Visual editing (WYSIWYG)

(Moved from Trello; you can vote for this feature and see past discussion at

We’re going to transition to to a WYSIWYG mode as the default at some point, the question is when is the most appropriate time to do it.


Markdown is wonderful and all, but because the switch between rendered mode and plain text happens a lot, it’s hard to position your caret precisely or select text precisely. This means that you would often need to focus on an item first to “activate” it, and then move the caret to the correct place, after the markdown “expands”. This is painful, and the WYSIWYG mode is to combat this.

Another added benefit (I know it would be controversial) is that the average user is more familiar with Medium-style WYSIWYG editor. This reduces the amount of learning the user has to do in order to use Dynalist.

  • Users should have both WYSIWYG and markdown syntax formatting.
  • Users should only have a WYSIWYG editor.
  • Markdown syntax alone is fine, if I can’t have it with the WYSIWYG editor, please add more keyboard shortcuts to compensate.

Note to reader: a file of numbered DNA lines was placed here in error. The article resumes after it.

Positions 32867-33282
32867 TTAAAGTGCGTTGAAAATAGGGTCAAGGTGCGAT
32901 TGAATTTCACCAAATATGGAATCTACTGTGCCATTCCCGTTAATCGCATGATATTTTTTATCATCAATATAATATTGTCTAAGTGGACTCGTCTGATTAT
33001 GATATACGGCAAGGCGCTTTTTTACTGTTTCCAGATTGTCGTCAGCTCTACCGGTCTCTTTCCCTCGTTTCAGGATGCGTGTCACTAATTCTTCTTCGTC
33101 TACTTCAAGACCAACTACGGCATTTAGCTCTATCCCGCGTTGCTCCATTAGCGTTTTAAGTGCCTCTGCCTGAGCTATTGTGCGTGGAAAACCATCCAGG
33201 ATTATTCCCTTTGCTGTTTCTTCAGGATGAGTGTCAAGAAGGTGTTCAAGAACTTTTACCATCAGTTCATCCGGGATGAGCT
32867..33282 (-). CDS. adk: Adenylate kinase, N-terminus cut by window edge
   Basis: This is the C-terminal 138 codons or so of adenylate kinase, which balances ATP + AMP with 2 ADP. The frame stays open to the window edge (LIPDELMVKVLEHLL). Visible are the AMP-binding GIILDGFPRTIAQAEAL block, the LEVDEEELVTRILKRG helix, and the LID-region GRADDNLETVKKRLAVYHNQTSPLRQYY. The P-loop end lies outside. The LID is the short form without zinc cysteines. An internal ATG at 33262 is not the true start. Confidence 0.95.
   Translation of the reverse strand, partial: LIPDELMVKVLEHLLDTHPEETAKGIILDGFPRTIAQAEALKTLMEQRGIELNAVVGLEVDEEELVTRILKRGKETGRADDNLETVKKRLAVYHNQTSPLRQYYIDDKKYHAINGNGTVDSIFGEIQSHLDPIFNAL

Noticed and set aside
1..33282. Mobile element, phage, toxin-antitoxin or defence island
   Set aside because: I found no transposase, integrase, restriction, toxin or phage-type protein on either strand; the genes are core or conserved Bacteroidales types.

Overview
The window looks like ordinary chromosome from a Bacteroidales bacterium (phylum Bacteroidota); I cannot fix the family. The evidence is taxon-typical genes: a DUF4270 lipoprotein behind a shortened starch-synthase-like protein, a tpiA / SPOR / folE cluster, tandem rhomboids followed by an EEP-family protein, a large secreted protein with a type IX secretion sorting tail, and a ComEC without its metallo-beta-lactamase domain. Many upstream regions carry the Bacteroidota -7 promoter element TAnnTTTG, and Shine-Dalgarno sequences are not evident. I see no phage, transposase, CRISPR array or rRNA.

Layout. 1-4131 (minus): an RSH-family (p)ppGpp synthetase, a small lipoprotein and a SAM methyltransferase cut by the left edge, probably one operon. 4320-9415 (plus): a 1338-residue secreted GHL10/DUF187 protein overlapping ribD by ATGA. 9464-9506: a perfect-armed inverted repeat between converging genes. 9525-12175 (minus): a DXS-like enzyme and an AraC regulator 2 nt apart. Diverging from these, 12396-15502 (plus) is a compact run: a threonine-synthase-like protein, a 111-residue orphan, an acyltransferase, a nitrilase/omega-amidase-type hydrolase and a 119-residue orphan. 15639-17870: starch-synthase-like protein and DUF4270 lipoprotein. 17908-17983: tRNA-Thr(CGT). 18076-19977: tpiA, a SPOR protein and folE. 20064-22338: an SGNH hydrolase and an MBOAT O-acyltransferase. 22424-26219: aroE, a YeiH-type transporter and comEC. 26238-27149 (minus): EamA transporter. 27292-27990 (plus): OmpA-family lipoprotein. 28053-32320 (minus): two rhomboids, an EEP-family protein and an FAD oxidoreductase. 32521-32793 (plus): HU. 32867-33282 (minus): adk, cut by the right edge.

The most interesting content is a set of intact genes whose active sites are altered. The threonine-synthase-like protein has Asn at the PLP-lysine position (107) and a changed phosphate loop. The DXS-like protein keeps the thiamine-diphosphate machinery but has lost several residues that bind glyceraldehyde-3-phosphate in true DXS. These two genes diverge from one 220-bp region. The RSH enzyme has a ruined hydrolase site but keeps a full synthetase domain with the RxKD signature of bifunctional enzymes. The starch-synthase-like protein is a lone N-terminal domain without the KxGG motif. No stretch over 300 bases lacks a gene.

• One way formatting via markdown, i.e. You can create things with markdown formatting but have to edit it with the WYSIWYG (which is an option throughout).

0 voters


I use both regularly — markdown / dual-mode and rich text / WYSIWYG — in different settings.

My ideal solution is embodied in the writing app Ulysses. It combines markdown and styling in a beautiful, intuitive, seamless, single-mode way.

Technically they do have another mode. Markdown-less rendering is available but they’ve pushed it out to the final presentation, where you can export to any one of numerous available styles when creating a final PDF / HTML / Word / etc. document. That decision works well for me; what they offer in their editing mode is perfect, until I’m finished and need to share / present to others.

At least check it out as an option if you haven’t. It’s the best implementation of single mode markdown I’ve seen.


Switching modes would be something that I could see myself doing.

Either that, or if I can build with Markdown and then edit with the W-editor after.